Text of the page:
Thanks to curious loopholes in the FCC's FM licensing rules, several religious broadcast companies have created national networks on the cheap using low-power, mostly-automated FM transmitters. Using their intimate familiarity with FCC bureaucracy, these companies also engage in spectrum hoarding and speculation.
The practice of spectrum speculation is nothing new, it's a kind of side-industry in the broadcast business. Although they very seldom actually build a radio station, speculators apply for and acquire radio station construction permits and then sell them to the highest bidder. Channel spaces on the FM dial are a finite commodity - where supply is low and demand high a savvy speculator can make quite a bit of money if they have permits to build radio stations in growing markets.
Mounting evidence suggests that some religious broadcast companies, which are ostensibly non-commercial and listener-supported, are manipulating the FCC's licensing system for profit. Doubly damning is the fact that the spectrum being monetized could have provided thousands of opportunities for low-power FM community radio of the truly local kind. Indeed, these same speculators also manage to benefit from the LPFM proceedings - turning stations intended to be live and local into gospel rebroadcasters.
It is not clear if rules have been broken here: that is something best left for the FCC to say. Hopefully, it will say something soon, because this entire ungodly saga is about ready to consume what precious little access remains to the FM dial.
The Translator Station
What makes religious radio networks like Calvary Satellite Network, American Family Radio, and EMF Broadcasting such effective mass media platforms is the fact that they do not own and run many full-power FM stations. Full-power FM stations are also full-service stations, meaning they require local staff and constant attention. Instead, religious broadcast networks employ what are known as FM Translator stations. Translators are a special class of FM radio station: they are limited to a maximum broadcast power of 250 watts or less and by law may only rebroadcast another program source.
The FCC's translator station rules were initially designed (in 1970) to assist those FM stations which, in certain circumstances (mostly terrain-related), needed more than one frequency to serve their primary coverage area. Commercial translator stations usually sit near the fringe of a main station's signal. They are not much more than a transmitter and antenna plugged into a radio receiver tuned to the parent station.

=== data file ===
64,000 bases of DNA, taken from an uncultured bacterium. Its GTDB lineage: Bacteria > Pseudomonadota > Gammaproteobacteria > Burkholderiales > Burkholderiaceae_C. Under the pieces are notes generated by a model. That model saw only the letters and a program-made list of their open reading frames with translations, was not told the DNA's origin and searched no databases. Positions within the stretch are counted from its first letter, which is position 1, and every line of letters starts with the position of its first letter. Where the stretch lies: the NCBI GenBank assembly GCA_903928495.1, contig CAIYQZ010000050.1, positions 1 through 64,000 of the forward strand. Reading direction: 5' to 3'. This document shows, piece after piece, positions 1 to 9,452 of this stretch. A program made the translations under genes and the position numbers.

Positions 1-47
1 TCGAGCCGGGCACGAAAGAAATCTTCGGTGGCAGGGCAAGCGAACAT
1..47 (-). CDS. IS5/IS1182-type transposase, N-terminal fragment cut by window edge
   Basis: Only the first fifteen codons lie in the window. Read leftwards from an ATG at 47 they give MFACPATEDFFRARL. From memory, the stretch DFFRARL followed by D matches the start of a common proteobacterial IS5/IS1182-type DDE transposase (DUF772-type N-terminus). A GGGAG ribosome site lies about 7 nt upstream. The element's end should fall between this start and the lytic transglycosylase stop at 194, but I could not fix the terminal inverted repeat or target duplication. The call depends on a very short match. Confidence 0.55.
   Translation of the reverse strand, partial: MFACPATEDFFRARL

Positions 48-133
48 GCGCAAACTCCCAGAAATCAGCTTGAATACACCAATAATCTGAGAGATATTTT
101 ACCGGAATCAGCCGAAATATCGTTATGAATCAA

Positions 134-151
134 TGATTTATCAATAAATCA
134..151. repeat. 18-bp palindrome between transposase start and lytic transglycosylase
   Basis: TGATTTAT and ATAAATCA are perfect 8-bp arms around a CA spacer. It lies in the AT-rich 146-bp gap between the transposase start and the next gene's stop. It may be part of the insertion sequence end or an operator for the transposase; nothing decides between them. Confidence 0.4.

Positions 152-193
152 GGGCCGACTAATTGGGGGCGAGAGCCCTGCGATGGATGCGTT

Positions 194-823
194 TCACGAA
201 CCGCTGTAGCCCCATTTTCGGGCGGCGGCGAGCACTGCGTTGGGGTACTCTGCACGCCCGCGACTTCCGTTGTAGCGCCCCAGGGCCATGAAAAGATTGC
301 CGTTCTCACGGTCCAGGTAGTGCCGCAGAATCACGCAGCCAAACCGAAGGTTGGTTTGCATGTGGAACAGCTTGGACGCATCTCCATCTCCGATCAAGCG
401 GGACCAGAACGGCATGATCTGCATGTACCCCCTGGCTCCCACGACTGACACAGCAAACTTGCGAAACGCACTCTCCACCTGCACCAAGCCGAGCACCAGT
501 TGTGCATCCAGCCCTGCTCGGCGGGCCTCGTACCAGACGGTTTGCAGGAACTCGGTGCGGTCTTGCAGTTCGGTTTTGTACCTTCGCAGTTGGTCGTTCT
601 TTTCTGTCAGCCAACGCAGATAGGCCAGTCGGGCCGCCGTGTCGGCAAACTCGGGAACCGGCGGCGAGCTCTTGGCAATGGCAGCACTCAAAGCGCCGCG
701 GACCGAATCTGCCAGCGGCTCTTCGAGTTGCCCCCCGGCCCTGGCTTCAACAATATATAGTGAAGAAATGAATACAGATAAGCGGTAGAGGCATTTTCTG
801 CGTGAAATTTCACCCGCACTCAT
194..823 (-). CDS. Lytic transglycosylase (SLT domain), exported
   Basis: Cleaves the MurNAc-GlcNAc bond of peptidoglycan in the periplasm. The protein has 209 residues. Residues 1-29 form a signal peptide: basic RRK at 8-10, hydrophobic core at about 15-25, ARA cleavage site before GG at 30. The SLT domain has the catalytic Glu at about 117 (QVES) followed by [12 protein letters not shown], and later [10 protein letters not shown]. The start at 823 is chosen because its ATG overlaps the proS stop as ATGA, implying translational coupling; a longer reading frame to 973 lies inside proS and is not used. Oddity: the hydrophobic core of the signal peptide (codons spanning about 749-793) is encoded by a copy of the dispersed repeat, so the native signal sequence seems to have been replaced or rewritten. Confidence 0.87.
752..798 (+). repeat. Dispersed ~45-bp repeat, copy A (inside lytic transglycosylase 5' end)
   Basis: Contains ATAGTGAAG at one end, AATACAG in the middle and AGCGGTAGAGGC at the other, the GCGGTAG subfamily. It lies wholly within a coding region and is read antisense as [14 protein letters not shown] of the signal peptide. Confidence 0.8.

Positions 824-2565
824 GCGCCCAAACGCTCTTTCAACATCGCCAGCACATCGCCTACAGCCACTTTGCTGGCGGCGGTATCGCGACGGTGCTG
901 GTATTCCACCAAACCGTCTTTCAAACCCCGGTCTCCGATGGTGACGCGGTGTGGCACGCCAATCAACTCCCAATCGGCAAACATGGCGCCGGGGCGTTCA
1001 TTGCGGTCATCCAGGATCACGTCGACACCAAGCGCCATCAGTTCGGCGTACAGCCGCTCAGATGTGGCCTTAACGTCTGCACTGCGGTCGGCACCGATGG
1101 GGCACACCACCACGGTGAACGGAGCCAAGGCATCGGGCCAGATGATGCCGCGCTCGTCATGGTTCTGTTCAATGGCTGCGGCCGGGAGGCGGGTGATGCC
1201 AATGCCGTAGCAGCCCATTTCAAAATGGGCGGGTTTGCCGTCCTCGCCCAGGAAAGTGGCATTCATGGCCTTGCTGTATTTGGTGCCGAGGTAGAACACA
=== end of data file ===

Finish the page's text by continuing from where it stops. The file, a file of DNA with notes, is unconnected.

In 1990 the FCC made major amendments to the FM translator service rules. One big change allowed non-commercial broadcasters to operate translator stations independent of any parent station (aka satellite-fed).
This provided a lift for a few community radio stations and many public radio systems, which applied for FM translators as a way to extend their service areas cheaply. Since translators are simply repeaters of another signal, they cost little to install and maintain. Sometimes a local benefactor will pick up the expense of installing and maintaining a translator.
Religious broadcasters exploited the economic poential of this rule change most effectively. Evangelists, especially, saw the light. Several flavors of Christian radio network now flourish, ranging from the Roman Catholic to the Southern Baptist. Most consist of one or two full-power FM stations somewhere, uplinked via satellite to a growing chain of dozens or hundreds of translator signals.
Success is a self-fulfilling prophecy: more translators increases the reach of one's evangelism, attracting more faithful who provide more support. Then it's just a matter of investing returns in growth. A translator station more than pays for itself over time; this is guaranteed if startup and/or maintenance costs are pre-paid.
The myriad "godcasters" in existence worship the same Jesus but in widely varying ways, although many share a special bond: a knack for mastering the FCC paperwork jungle.